GO
Loading...

Asian stocks mixed in cautious trade before US jobs report

Asian equity markets ended mixed on Friday with investors hesitant to make bets ahead of the U.S. non-farm payrolls report.

Friday's March employment report is expected to show a gain of 197,000 new jobs, according to Reuters, which would top February's 175,000 figure.

"Warmer temperatures, combined with solid underlying demand for workers, likely propelled nonfarm payrolls 275,000 higher in March, marking the largest net job gain in 13 months," wrote analysts at SG Global Economics in a morning note.

Read MoreHopes high for March jobs data, but maybe too high

On Thursday, Wall Street shares snapped a four-day winning streak, with the Nasdaq down 1 percent while the Dow and S&P 500 retreated from record intraday highs hit earlier in the session.

Symbol
Name
Price
 
Change
%Change
NIKKEI
---
HSI
---
ASX 200
---
SHANGHAI
---
KOSPI
---
CNBC 100
---

Nikkei flat

Japan's benchmark Nikkei retreated after rallying to a second consecutive three-week high on Thursday. Meanwhile, the yen traded near Thursday's three-and-a-half month low of 104 per dollar.

Read MoreHave investors been too harsh on Japan?

"Trading in USD/JPY was a real indication that [Friday's] jobs read will be positive; the pair has held just below the 104 level through European and American trade. It will be the pair to watch as Asian investors position for what is building up to be one of the more influential NFP report for 2014," said Evan Lucas, market strategist at IG.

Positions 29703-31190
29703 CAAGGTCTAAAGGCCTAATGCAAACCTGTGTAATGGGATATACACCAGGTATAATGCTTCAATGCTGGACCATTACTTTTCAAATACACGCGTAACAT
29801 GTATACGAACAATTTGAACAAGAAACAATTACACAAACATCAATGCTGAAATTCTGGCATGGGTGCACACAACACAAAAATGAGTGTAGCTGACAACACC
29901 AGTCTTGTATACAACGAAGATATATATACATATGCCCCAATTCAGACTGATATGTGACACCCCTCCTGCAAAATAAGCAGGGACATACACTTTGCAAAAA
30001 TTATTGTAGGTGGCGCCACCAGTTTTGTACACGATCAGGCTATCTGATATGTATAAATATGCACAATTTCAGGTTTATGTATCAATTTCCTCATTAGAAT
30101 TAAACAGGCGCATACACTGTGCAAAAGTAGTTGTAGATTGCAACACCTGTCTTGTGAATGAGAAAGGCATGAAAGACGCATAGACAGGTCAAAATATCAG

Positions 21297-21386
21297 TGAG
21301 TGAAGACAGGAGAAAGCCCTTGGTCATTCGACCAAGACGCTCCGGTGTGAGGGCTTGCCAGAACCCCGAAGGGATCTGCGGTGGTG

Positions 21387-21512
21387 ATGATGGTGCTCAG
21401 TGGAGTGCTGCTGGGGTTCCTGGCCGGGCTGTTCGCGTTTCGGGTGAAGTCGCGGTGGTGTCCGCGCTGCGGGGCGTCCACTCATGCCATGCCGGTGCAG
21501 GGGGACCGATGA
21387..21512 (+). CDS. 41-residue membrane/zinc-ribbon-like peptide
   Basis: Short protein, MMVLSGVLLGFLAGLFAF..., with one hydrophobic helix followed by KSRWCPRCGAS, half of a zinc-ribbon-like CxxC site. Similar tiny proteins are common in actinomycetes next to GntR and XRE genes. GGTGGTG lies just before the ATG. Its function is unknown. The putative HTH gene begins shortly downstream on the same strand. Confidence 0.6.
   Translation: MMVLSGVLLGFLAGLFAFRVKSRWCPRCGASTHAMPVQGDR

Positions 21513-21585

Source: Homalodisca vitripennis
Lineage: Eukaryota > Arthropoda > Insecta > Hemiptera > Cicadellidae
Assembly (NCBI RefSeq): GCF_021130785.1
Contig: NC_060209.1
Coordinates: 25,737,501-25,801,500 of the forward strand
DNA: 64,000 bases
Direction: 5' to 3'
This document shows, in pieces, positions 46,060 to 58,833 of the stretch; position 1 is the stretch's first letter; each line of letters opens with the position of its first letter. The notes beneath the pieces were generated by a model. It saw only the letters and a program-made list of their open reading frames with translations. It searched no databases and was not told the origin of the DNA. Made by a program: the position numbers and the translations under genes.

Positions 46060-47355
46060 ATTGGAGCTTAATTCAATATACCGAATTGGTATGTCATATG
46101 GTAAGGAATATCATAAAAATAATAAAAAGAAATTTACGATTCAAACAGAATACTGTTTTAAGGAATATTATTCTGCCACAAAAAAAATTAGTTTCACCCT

Among the biggest losers, index heavyweight Softbank tumbled nearly 3 percent while Fuji Electric eased over 2 percent.

Convenience store operator Seven & I eased over 1 percent despite reporting a record consolidated operating profit of 339.6 billion yen ($3.27 billion) for the year through February.

Shanghai Composite gains 0.7%

Mainland shares closed higher thanks to a rally amid rare earth stocks. China Minmetals Rare Earth closed up 10 percent and Inner Mongolia Baotou Steel Rare-Earth Group ended 4 percent higher.

Banks stabilized after the People's Bank of China said on Thursday that currency economic conditions remained within a "reasonable range," which initially dashed hopes for a cut to banks' reserve requirement ratio (RRR).

Lenders Minsheng Bank and Hua Xia Bank rallied over 1 percent each.

Read More20% of China's economy is shrinking: Economist

ASX gains 0.2%

Australia's benchmark S&P ASX 200 reversed losses to close at its highest levels since March 7, extending gains into a third session. For the week, the index posted a 1 percent gain.

Department store David Jones was one of the biggest losers, down 1.8 percent after CEO Paul Zahra said that formal talks about a merger with rival Myer were still months away.

Home builders CSR and Boral gained 0.8 and 0.5 percent, respectively, on news that both firms are looking to combine their brick operations to form a joint venture.

Read MoreGoldman Sachs: It's showtime for global growth

Kospi dips 0.3%

South Korean shares tracked Asia-wide losses as the benchmark Kospi moved further away from its 2014 high hit in Thursday's session.

Among the top movers, Hyundai Motor rallied 0.8 percent while LG Electronics added 2 percent.

Kolon Industry surged by the daily limit of 15 percent after a U.S. appeals court thew out a jury verdict against the South Korean firm in its intellectual property lawsuit with DuPont.

India sheds 0.6%

Indian shares continued their retreat from their ninth straight record high on Thursday as investors booked profits ahead of Monday's general election.

Contact Asia

  • CNBC NEWSLETTERS

    Get the best of CNBC in your inbox

    › Learn More*